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Color vision is the ability of an organism or machine to distinguish objects based on the wavelengths (or frequencies) of the light they reflect, emit, or transmit. Colors can be measured and quantified in various ways; indeed, a person's perception of colors is a subjective process whereby the brain responds to the stimuli that are produced when incoming light reacts with the several types of cone cells in the eye. In essence, different people see the same illuminated object or light source in different ways.

Additive primaries Edit

Main article: Additive color
File:CIE1931xy sRGB.svg

Media that combine emitted lights to create the sensation of a range of colors are using the additive color system. Typically, the primary colors used are red, green, and blue.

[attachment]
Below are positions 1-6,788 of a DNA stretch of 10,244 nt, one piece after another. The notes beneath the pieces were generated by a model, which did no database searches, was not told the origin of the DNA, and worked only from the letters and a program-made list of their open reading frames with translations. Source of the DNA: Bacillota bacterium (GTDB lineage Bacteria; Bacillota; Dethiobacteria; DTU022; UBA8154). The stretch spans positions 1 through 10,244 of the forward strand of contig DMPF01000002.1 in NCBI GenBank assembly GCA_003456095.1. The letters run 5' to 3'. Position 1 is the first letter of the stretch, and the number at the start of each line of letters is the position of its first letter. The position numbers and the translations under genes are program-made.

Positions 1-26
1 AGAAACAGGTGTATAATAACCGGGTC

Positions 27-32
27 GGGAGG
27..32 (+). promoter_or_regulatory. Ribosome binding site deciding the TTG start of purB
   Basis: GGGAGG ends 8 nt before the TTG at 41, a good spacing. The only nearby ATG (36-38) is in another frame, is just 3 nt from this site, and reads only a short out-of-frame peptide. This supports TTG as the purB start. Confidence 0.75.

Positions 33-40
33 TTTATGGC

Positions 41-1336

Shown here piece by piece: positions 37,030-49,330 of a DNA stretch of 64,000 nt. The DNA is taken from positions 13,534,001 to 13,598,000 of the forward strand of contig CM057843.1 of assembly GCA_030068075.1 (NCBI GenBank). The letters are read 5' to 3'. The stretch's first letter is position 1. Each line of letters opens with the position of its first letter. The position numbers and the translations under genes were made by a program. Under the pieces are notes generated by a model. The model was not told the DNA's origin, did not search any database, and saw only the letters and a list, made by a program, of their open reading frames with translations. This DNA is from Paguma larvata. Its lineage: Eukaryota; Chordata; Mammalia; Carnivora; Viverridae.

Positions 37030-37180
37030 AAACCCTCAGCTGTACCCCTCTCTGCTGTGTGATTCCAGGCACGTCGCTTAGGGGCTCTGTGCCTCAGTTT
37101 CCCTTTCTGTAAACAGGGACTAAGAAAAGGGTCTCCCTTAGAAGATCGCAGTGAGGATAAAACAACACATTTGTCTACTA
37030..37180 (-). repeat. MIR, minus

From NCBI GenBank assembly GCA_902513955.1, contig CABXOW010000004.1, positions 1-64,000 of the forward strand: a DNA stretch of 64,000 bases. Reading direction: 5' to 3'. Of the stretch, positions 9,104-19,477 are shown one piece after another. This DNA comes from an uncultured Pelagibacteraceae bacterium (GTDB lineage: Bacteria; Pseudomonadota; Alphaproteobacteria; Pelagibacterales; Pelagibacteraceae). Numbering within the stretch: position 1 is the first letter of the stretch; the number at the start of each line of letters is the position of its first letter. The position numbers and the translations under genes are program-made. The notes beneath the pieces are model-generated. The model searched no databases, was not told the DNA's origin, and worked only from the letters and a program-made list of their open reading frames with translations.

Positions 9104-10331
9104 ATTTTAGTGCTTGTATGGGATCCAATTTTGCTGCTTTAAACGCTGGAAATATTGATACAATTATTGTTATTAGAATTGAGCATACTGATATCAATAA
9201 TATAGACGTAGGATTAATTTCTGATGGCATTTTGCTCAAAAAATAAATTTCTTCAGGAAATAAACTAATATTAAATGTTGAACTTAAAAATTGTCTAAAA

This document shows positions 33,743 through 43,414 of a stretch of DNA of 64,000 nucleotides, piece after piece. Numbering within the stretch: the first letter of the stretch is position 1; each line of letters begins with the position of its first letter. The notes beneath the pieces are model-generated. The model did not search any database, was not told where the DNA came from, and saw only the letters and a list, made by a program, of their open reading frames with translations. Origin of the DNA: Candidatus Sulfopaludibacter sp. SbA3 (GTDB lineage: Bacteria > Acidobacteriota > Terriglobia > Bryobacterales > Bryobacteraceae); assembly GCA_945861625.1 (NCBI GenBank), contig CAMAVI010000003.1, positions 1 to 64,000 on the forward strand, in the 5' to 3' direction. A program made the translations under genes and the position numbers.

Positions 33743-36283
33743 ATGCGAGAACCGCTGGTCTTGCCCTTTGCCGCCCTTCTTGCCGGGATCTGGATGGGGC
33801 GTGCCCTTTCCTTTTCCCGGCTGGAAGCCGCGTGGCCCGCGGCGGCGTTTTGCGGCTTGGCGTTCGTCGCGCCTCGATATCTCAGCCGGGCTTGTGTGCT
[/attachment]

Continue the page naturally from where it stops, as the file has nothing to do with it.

Television and other computer and video displays are a common example of the use of additive primaries and the RGB color model. The exact colors chosen for the primaries are a technological compromise between the available phosphors (including considerations such as cost and power usage) and the need for large color triangle to allow a large gamut of colors. The ITU-R BT.709-5/sRGB primaries are typical.

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